Vol. 12, No. 3,009 - The American Reporter - October 19, 2006


by Joyce Marcel
American Reporter Correspondent
Dummerston, Vt.

Printable version of this story

DUMMERSTON, Vt. -- We're having a gorgeous late summer here in southern Vermont. The corn is high, the tomatoes are in and I'm going to Saratoga to bet on the horses. So write your own column.

Here are some of the ideas I'd be kicking around if I was to write a column this week:

  • At a press conference on Monday, President George W. Bush actually admitted that Iraq had nothing to do with Sept. 11.

First, he downplayed the violence of the response to our invasion and occupation. "You know, I've heard this theory about everything was just fine until we arrived, and kind of 'we're going to stir up the hornet's nest' theory," the President said. "It just doesn't hold water, as far as I'm concerned. The terrorists attacked us and killed 3,000 of our citizens before we started the freedom agenda in the Middle East."

Then a reporter asked the same question I've been asking since early 2002: "What did Iraq have to do with that?"

And the President answered - wait for it! - "Nothing!" He added, "Nobody has ever suggested in this Administration that Saddam Hussein ordered the attack."

With fully 50 percent of the trusting American population believing - for some reason, Mr. President - that Saddam Hussein was part of the Sept. 11 attacks, how hard can it be to write a column proving that our deluded president is lying? (Hint: Google Cheney, Rumsfeld, Powell and WMD. You get extra points if you tackle that "hornet's nest" thing, too.)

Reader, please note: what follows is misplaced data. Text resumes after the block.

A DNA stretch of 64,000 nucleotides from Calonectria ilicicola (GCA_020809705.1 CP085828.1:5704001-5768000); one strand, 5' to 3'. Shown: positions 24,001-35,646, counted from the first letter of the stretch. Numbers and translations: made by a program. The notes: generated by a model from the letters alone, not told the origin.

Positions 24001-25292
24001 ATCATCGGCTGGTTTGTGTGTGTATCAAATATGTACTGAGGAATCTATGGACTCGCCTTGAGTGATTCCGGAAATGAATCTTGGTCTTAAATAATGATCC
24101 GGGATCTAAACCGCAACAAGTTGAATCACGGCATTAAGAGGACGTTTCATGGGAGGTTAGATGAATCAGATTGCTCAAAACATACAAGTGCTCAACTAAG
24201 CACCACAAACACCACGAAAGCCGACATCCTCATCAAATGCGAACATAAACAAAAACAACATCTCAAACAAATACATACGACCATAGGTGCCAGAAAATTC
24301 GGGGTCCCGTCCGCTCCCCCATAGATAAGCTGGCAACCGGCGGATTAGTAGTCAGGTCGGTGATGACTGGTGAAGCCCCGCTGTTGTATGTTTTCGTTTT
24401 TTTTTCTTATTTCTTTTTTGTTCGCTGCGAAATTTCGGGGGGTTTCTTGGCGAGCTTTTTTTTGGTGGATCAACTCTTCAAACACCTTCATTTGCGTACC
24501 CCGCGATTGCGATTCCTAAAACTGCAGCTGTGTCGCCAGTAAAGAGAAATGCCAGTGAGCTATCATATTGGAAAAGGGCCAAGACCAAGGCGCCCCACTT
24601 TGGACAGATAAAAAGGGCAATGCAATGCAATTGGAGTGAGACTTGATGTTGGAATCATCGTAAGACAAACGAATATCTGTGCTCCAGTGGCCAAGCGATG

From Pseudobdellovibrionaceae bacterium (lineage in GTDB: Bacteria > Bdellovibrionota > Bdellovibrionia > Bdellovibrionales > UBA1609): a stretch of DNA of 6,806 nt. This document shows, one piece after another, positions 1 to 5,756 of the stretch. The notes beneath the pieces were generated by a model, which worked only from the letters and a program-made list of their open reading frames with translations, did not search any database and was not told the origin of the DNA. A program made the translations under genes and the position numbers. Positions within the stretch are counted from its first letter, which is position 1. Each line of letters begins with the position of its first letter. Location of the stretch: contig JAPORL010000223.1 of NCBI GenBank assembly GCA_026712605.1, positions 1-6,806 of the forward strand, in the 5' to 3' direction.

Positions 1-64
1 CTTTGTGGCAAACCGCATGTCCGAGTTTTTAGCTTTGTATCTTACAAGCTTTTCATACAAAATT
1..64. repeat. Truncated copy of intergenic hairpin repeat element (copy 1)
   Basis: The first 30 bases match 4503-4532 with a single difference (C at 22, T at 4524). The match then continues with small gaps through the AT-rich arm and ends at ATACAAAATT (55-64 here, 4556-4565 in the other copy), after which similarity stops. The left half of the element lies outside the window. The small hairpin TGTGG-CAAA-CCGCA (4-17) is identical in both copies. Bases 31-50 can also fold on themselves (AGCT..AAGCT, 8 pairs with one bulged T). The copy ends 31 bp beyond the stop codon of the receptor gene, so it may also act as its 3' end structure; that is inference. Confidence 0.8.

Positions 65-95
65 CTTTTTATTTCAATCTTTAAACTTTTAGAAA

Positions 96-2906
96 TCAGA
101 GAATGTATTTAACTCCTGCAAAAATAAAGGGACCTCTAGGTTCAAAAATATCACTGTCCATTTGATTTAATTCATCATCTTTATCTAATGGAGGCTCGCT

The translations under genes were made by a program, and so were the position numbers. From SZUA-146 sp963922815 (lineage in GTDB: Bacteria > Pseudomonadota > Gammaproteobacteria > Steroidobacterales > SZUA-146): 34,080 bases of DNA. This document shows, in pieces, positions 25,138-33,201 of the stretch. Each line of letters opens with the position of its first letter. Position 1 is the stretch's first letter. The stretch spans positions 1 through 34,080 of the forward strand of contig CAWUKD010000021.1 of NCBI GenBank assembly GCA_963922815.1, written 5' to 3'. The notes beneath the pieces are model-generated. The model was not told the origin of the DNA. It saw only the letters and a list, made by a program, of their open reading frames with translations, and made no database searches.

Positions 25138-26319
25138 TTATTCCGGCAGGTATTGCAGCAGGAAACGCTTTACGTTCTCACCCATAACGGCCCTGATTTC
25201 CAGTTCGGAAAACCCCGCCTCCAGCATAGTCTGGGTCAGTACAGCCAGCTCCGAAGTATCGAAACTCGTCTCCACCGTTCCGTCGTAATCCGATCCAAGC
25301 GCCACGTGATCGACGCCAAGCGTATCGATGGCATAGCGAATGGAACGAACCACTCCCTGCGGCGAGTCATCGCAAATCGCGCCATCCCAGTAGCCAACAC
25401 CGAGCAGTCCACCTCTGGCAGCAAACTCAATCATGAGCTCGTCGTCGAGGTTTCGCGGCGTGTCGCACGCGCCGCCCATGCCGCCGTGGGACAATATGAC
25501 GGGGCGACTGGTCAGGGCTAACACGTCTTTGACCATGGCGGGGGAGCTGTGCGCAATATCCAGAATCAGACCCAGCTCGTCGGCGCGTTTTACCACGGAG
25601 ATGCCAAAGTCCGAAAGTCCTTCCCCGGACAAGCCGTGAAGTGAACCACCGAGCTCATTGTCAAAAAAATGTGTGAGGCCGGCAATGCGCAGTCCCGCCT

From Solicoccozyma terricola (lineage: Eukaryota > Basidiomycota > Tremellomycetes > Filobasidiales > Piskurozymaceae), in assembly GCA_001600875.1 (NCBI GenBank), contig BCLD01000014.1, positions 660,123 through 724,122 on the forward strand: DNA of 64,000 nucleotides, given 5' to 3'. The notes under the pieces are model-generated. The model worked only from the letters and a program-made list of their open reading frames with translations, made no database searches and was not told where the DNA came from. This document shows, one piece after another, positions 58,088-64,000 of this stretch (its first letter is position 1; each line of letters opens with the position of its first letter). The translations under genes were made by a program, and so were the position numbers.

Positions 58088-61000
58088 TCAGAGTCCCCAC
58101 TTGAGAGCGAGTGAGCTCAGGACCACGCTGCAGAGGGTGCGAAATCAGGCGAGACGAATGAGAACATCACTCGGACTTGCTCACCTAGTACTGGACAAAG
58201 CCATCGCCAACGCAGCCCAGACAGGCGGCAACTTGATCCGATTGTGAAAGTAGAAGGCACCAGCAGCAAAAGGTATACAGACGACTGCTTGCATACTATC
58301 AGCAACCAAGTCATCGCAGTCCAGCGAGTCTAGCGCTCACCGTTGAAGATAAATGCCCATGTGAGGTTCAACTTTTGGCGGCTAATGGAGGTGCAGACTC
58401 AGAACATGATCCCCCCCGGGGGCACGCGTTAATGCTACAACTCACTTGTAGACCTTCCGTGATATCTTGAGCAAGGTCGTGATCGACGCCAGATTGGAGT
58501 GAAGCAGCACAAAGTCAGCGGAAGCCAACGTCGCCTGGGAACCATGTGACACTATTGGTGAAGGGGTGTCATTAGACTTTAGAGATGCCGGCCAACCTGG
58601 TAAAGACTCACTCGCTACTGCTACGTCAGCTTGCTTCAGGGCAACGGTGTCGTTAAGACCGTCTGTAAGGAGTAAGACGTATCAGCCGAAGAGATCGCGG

• Speaking of deluded, Sen. John McCain, who actually believes that the right-wingers who control the Republican Party will let him get close enough to the presidential nomination to fog the windows, called this week for the U.S. to send more troops to Iraq. He wants them to fight - and kill - Muqtada al-Sadr.

On Amy Goodman's "Democracy Now" on Monday, Raed Jarrar, an Iraqi architect, peace activist and blogger who now lives in this country but travels extensively in the Middle East, estimated that al-Sadr is leading about five million Iraqis.

How many soldiers must we send in to kill five million Iraqis, Senator McCain? And where will we get them?

"The only way out of Iraq is to depend on Iraqis and believe in the right of Iraqis in ruling themselves, to believe in democracy for Iraqis, for real, not the American way," Jarrar said.

You could easily get a column out of this, but you get extra points for doing a comparison with the bright idea the Israeli's had of invading Lebanon and killing Sheik Hassan Nasrallah. Start by pointing out just how well that worked out for Israel.

  • Jarrar also had a good answer for Bush's "hornet's nest" analogy.